The commitment to engage district 6 constituents has been accomplished several ways. First, she has held two Town Halls at the Champaign Public Library. And the third is scheduled for 14 October. This gives residents a chance to come and exchange ideas, ask questions, and challenge votes. A second mechanism used is two different “kitchen cabinets.” One mainly focusses on the environment and the other on general county issues, which right now are numerous—nursing home, jail, budget, maintenance of the 13 county buildings, comprehensive plan for the county campus, and stormwater management.
Her work on stormwater management throughout the John Street Watershed continues to this day. All of the previous many layers of collaboration between residents, Champaign city staff and council, classes at UIUC resulted in a project that has made a major difference and now used as a model of how to work with other neighborhood. Further this project has been presented 4 times within the state, twice at national conferences, and once at an international conference. The collaboration with the university continues last spring and again this fall through a LINC (Learning in Community) class in the College of Engineering.
These past experiences, urban planning knowledge, and working toward a sustainable county are the reasons Pattsi deserves your vote for the County Board.
Pattsi is open to your concerns, questions, and new ideas for the community. And as she goes door-to-door here in Champaign, she’d also appreciate your help! Please send her an email to firstname.lastname@example.org. You can also read more about Pattsi at her website: www.pattsipetrie.info.
campaign contact: 503 S. Chicago Ave, Champaign, IL 61821
Elect both Josh Hartke and Pattsi Petrie in District 6!
After growing up on a farm in Effingham County and graduating from Dieterich High School as Valedictorian, Josh Hartke earned a Bachelor’s Degree in Economics from the University of Illinois. He worked on his father’s farm most of his life, but got his first job away from the farm at age 16 working at a local grocery store. Before graduating college, he was employed full-time as a software developer with a fortune 500 company. After ten years as a programmer and database manager in both the private and public sector, he became the nominee of the Democratic Party for U.S. Congress in 2002. Josh then spent four years working as an Administrative Manager for the Illinois Department of Transportation, working in project, personnel, and contract management, as well as public and intergovernmental relations.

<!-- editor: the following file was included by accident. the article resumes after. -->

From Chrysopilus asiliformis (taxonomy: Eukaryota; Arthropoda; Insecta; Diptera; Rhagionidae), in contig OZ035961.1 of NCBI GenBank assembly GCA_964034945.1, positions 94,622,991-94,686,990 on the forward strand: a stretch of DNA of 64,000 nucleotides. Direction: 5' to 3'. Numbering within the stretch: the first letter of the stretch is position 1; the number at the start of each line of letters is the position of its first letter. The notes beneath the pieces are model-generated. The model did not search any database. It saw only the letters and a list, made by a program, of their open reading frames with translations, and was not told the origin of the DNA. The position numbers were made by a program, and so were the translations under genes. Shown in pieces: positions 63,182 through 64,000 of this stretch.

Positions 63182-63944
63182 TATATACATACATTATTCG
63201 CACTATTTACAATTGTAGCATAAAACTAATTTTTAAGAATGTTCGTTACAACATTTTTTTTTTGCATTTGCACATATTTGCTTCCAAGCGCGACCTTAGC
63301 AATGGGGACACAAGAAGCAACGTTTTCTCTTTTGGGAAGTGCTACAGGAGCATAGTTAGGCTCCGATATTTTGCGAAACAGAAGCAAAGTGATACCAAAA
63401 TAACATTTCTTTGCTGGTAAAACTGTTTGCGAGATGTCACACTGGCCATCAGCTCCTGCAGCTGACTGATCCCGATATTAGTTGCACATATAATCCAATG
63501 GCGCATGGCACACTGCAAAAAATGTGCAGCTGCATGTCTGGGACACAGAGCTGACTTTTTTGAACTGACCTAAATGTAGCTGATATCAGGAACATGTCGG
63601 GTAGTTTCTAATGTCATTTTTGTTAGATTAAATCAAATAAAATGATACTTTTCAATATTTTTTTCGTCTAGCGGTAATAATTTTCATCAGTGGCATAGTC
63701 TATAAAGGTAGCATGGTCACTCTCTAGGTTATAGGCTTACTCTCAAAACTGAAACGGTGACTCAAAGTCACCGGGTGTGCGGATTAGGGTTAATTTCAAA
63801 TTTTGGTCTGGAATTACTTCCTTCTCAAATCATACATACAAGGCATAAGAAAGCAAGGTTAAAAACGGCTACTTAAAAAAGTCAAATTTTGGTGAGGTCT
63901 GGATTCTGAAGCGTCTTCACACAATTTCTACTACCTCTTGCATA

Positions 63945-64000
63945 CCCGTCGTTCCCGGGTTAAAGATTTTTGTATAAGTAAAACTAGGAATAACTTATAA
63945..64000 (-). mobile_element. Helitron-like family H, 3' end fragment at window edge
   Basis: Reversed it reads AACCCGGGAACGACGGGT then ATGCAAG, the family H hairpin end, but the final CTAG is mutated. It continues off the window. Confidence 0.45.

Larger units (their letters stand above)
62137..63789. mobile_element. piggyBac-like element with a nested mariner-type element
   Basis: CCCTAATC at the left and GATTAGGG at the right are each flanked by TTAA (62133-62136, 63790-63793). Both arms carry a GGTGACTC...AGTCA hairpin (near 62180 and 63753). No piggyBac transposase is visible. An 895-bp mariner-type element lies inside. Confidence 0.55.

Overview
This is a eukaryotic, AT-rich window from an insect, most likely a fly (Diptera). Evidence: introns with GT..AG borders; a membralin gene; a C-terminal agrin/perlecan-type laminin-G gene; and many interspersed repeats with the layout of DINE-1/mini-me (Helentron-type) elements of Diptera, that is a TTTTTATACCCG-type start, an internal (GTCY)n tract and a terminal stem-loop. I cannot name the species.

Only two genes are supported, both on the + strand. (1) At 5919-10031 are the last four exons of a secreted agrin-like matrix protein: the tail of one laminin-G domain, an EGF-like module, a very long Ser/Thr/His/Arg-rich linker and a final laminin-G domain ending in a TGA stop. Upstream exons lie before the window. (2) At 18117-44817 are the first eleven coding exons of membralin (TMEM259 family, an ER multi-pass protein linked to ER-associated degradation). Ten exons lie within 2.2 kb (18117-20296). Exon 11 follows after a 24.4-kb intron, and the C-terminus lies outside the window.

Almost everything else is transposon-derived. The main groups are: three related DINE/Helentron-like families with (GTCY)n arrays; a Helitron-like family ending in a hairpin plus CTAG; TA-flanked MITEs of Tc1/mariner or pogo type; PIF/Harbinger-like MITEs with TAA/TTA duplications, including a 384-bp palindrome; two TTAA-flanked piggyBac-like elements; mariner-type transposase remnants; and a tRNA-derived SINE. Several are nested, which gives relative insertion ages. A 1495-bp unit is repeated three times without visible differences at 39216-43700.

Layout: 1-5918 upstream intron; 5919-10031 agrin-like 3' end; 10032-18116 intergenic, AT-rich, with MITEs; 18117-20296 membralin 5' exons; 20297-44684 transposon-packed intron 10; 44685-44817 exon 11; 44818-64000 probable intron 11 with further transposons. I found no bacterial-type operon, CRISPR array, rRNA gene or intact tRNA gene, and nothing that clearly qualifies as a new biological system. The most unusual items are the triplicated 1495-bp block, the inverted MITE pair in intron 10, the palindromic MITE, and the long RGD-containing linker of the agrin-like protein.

Recently, Josh had his first novel published, in a five book deal with a major publishing house based in Las Vegas and Los Angeles. He also works part-time as a grader at Metritech, Inc. He lives with his wife, Julie, in central Champaign. An avid gardener and chef, Josh is also an Eagle Scout and has been involved with both Habitat for Humanity and the American Red Cross.
Josh will work hard for the people of District 6 and all of Champaign County. He hopes to bring his experience in transportation at IDOT to the Board, as well as his knowledge of budget and contract management. He wants to fight hard for progressive causes, yet still work for consensus, financial responsibility, and reasonable, accountable government.
If you have questions, please do not hesitate to contact Josh at: email@example.com
Elect both Alan Kurtz and Rachel Schwartz in District 7!
Alan Kurtz has a record of leadership in our community and on the Champaign County Board.
The owner of Blimpie Sub & Salads for 11 years in the heart of campustown, Al is a longtime supporter of Illini athletics and was a leader in the effort to end Green Street flooding. He’s a past president of the Champaign County Humane Society, and a current member of the Champaign Consortium, a four-county agency that prepares unemployed workers for new jobs.
As a member of the County Board, Alan Kurtz has worked to ensure county operations run efficiently, so we get maximum value for our tax dollars. He successfully forged the bipartisan supermajority that enacted the County’s Wind Farm Ordinance, which promises to create thousands of jobs and add tens of millions in revenue for our county. As vice-chair of the County’s Environment and Land Use Committee, Al worked to develop and adopt a comprehensive Land Resource Management plan that will protect our prime farmland for future generations.
Married to Linda Kurtz for 46 years, Al has two sons and three wonderful grandchildren.
Alan Kurtz is working hard on the County Board and on the campaign trail! With your support, we can keep Al’s leadership on the County Board, and we can keep Champaign County moving forward!
campaign contact: (217) 356-0011 710 Ashton Lane South, Champaign, IL 61820
Elect both Michael Richards and Giraldo Rosales in District 8!
Safeguarding Student Voting Rights
Mike has been fighting Republican efforts to disenfranchise students for years, and is a nationally recognized leader in the fight to preserve voting rights. He worked with the Illinois Legislature to implement 2010’s Student Early Voting law that expanded Early Voting for students and made voting easier.
Greening County Government
As vice-chair of the County’s facilities committee, Mike pushed staff to apply for state and federal grants to make county buildings more energy efficient. This lowers the county’s carbon footprint and saves taxpayers thousands of dollars in utility bills. Next term Mike will push the county to participate in the Illinois Energy Now grant program.
Fighting Insider Contracts at the County